LUCINDA VAN VULKENBURG
GPS Location: N45° 03.380’ W83° 10.180’
Depth: 60 Feet
Wreck Length: 128 Feet
Beam: 26 Feet
Gross Tonnage: 301
Launched: 1862 by Albert Little at Tonawanda, New York
Wrecked: May 31, 1887
Description: The Lucinda Van Valkenburg was built in 1862. 25 years later it was lost on Lake Huron. Bound for Chicago with a load of coal, it was struck by the iron propeller Lehigh about 2 miles northeast of Thunder Bay Island. The crew was picked up by the Lehigh and taken to Port Huron. The sunken Van Valkenburg presented a dangerous obstruction to other vessels, as the masts remained standing high out of the water from just below the crosstrees.
GPS Location : N45°24.639' W83°44.833'
Depth: 13 Feet
Wreck Length: 84 Feet
Beam: 21 Feet
Gross Tonnage: 99
Launched: 1898 by Jenks Shipbuilding Company in Port Huron, Michigan
Wrecked: Circa 1924
Description: In 1924 the W.G. Mason was dismantled and its steering gear removed and the tug’s enrollment was surrendered as “abandoned and dismantled at Rogers City” in December 1926. The lower bilge is covered in dropped fasteners, broken machinery, steel grating, angle iron, twisted reinforcement bands, and miscellaneous debris and shows clear evidence of burning. The hull and rudder are sheathed in plate iron.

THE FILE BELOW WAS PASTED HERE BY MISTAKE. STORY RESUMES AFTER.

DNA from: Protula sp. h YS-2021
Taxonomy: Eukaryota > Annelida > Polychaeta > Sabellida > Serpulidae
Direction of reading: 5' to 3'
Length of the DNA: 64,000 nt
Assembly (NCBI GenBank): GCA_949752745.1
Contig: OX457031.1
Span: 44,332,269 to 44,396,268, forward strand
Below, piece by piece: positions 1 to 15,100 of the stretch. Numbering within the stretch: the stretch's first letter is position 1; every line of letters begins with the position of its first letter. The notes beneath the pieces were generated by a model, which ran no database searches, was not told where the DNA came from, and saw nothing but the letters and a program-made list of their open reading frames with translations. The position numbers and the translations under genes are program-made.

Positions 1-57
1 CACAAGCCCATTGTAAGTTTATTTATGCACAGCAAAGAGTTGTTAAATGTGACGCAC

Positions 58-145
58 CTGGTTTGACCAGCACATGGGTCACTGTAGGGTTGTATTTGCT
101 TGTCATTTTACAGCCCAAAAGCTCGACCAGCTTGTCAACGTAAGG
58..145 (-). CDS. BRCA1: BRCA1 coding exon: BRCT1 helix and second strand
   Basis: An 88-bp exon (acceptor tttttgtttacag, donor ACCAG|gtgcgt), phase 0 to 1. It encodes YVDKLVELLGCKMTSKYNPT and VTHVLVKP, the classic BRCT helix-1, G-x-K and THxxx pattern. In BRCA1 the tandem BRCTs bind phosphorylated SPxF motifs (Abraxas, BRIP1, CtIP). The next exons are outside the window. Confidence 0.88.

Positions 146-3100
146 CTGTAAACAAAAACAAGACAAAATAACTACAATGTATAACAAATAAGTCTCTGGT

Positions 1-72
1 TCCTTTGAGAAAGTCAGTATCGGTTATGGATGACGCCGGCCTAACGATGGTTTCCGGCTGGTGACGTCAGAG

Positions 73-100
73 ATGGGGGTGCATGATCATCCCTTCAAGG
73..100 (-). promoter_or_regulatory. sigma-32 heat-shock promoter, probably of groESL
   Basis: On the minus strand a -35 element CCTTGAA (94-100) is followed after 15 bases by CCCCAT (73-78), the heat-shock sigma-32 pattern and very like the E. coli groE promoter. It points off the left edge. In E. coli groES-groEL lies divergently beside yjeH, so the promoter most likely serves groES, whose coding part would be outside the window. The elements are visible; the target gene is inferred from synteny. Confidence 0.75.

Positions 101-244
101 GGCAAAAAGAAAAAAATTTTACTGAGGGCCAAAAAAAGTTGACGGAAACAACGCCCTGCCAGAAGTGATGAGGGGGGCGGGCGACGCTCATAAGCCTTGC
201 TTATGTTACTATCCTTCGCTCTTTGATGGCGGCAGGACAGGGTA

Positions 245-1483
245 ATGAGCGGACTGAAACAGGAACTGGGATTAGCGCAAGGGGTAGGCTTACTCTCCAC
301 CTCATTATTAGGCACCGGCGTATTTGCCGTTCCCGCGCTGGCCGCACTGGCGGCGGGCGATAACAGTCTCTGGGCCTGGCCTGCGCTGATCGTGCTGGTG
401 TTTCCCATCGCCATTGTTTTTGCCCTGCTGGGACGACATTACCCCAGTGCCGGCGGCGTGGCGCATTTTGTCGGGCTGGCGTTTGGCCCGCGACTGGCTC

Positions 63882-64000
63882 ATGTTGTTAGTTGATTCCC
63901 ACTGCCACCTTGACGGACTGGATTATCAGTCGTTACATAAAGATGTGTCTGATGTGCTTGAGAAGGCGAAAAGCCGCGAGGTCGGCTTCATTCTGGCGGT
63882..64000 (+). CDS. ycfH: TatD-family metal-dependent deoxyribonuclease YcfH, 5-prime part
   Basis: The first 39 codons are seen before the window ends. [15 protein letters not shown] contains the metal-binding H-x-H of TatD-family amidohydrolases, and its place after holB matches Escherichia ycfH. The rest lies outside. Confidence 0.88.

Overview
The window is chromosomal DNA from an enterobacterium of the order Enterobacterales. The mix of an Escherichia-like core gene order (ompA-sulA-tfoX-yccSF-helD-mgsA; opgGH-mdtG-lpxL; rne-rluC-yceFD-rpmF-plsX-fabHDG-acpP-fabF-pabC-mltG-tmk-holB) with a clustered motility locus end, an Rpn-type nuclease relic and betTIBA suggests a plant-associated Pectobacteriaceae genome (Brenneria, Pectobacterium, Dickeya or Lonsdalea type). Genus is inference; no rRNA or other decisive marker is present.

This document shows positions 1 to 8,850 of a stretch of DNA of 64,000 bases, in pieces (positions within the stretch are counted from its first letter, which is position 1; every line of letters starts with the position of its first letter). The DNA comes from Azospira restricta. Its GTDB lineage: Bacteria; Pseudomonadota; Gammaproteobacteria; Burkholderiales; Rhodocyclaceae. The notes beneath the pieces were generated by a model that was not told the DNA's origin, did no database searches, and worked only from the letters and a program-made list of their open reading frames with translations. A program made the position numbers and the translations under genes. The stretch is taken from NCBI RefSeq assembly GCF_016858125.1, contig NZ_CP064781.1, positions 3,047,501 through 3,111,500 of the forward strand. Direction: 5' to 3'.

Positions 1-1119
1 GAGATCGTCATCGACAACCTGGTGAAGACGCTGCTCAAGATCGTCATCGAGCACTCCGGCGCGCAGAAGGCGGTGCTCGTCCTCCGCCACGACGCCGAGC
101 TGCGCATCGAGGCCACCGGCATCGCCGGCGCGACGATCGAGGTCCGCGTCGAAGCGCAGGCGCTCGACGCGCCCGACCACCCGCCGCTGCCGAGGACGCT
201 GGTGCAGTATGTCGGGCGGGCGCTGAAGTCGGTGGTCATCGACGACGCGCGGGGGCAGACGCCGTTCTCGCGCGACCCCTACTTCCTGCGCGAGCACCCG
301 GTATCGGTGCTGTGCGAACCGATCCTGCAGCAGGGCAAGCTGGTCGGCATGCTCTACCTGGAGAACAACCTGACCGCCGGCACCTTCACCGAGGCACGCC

GPS Location: N45° 03.920’ W83° 10.928’
Depth: 40 Feet
Wreck Length: 179 Feet
Beam: 32 FeetGross Tonnage: 758 Cargo: Coal
Launched: 1873 by Simon Langell at St. Clair, Michigan
Wrecked: October 27,1894
Description: The D.M. Wilson was headed for Milwaukee with a load of coal when it sprang a leak and began sinking. The steamers Hudson and Samuel Mitchell took it in tow, but it foundered in 40 feet of water two miles north of Thunder Bay Island. The crew was rescued by a fourth ship. The Wilson was broken up by a gale 10 days later, when debris was driven as far south as Tawas. Much of the machinery was later salvaged. Most of the Wilson’s hull remains intact today, including a large windlass that rests on the bow.
Imaged for NOAA's Office of National Marine Sanctuaries by David J. Ruck
Built 1875, by Parsons & Humble in Tonawanda, NY, Depth: 12'
Wreck Length: 138 feet
Beam 26 feet,
Wrecked: May 2, 1905
GPS Location: N45° 02.705’ W83° 09.205’